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Athletic dress codes exacerbate gender inequality

By Tammy Newman Dec. 8, 2021


A long-awaited discussion between the International Handball Federation (IHF) and Norwegian women’s beach handball team players was held on Oct. 3, delving into the sexualization of women in sports due to their attire. In response to the team’s request for a uniform change, the IHF officially revised its dress code: female handball athletes are now allowed to wear shorts instead of bikini bottoms. The new regulation will take effect starting next year on Jan. 1.


Dana Lim Art

In 2018, the Norwegian women’s beach handball team was fined $175 per team member for wearing shorts to a game, as it was deemed “improper” by the European Handball Association’s Disciplinary Commission. Although the team members expressed they wore shorts to feel more comfortable—many referring to the bikini bottoms as too revealing and even degrading—the IHF argued that the ideal, feminine presentation of the sport was more important than athletes’ preferences. Marine Welfer, a member of Norway’s beach handball team, stated that players already deal with enough body shaming and deserve the freedom to wear less exposing athletic attire.


Players already deal with enough body shaming and deserve the freedom to wear less revealing athletic clothing.

While uniform standards are primarily set for enhanced performance and eased movement, some have deemed such norms to exacerbate the sexualization of the female body. According to Indy Star, male volleyball players are allowed to wear baggy shorts and tank tops, while females’ uniforms are tight and more revealing. Ann Savage, a gender studies professor at Butler University, asserted that uniforms should strictly be a choice. Luisa Rizzitelli, the president of Assist—an Italian association that promotes female athlete rights—claimed the IHF had reached “an embarrassing point of no return” in regards to their approach to dress codes.


In the past, there have been several occurrences of organizations and individuals attempting to make athletic dress codes less sexist. For instance, Australian activist Talitha Stone led Collective Shout’s 2012 campaign to collect 61,000 signatures in an effort to raise awareness about sexism in sports. In 2006, the sports ministers from Denmark, Norway, Sweden, Iceland and Finland wrote a letter to the IHF demanding female dress regulations be modified, but their request was denied. These petitions were brushed aside by the IHF until the predicament of the Norwegian women’s beach handball team.


“The fact that the IHF clearly values the physical presentation of beach handball over the players’ actual comfort really shows how sexist the federation is. Dress codes for females should be exactly the same as males’ and if a woman feels uncomfortable with her uniform, she should be allowed to adjust it,” Alaina Dieron ‘23 said.


The Women’s Sports Foundation (WSF) conducted a 2008 study, finding that by age 14, girls were dropping out of sports at twice the rate of boys ... one of the primary causes for girls disengaging from sports was the dress code

Female athletic uniforms have been a point of controversy in other sports as well. In May 2011, the Badminton World Federation implemented a new dress code where all female badminton players must wear skirts or dresses throughout grand international tournaments to ensure a feminine physical appeal. Players like Saina Nehwal, the 2010 Commonwealth Games gold medalist, were displeased by the idea of having to wear a skirt against their will. Sexist dress codes could have implications on female participation in sports. The Women’s Sports Foundation (WSF) conducted a 2008 study, finding that by age 14, girls were dropping out of sports at twice the rate of boys. The WSF found that one of the primary causes for girls disengaging from sports was the dress code. Unlike boys’ uniforms, girls often have to wear tight, revealing clothing, such as leotards, bikini bottoms and skirts, that they might feel uncomfortable wearing. According to a research study conducted by Victoria University about athletic uniforms in Australia, 88% of girls prefer to wear shorts and 90% prefer to wear t-shirts.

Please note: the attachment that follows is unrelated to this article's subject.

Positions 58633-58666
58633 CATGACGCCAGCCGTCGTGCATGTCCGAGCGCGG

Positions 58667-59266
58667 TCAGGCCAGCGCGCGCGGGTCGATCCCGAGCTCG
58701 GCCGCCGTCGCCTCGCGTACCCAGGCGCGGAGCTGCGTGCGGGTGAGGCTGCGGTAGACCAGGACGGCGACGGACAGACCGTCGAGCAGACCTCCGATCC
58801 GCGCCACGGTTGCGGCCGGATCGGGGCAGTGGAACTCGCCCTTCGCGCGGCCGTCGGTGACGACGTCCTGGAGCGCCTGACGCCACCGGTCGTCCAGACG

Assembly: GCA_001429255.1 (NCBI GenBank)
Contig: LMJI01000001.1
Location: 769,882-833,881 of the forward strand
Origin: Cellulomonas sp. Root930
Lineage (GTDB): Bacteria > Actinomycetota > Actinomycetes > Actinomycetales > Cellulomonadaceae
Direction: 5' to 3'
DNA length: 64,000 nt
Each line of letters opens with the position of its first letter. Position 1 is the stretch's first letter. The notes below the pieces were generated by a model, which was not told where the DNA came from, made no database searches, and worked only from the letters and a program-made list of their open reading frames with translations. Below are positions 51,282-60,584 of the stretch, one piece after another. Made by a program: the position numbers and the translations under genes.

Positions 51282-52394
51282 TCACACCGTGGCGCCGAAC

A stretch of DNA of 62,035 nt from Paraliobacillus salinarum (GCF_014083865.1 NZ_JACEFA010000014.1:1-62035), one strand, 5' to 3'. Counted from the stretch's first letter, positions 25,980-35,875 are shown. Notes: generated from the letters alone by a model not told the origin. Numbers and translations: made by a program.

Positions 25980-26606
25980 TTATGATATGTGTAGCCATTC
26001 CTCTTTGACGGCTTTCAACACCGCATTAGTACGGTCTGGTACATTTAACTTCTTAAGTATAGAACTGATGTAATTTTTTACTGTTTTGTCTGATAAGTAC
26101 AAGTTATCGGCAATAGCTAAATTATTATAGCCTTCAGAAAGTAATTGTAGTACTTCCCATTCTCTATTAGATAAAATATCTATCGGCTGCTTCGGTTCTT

“The gender-specific expectations for wearing particular sports attire are so ingrained in society that we tend to brush them aside. Allowing athletes to wear whatever makes them comfortable without judgment can help eliminate this disparity,” Michelle Qiao ‘23 said.


In June 2021, the German Olympic gymnastics team came forward to protest “sexualization in gymnastics” by wearing unitards—instead of traditional leotards—that covered their legs.

Despite the long history of grievances, there have been recent changes to the athletic dress code within the last decade. In June 2021, the German Olympic gymnastics team came forward to protest “sexualization in gymnastics” by wearing unitards—instead of traditional leotards—that covered their legs. The International Volleyball Federation also altered its regulations in 2012 to permit players to wear hijabs and long sleeves.


The difference in athletic dress codes by gender aggravates inequality, but with past refinements and protests, athletic federations are taking steps to combat sexism in sports.


 

About the Contributors

Tammy Newman

Staff Writer


Tammy Newman is a junior at Leland High School and a Staff Writer for Journalism. Outside of school, she enjoys spending time with her friends and family as well as reading and writing.








Dana Lim

Artist


Dana Lim is currently a freshman at Leland High School and is serving as an artist for The Charger Account. Some of her interests are listening to music, watching thriller shows/movies and of course sleeping.

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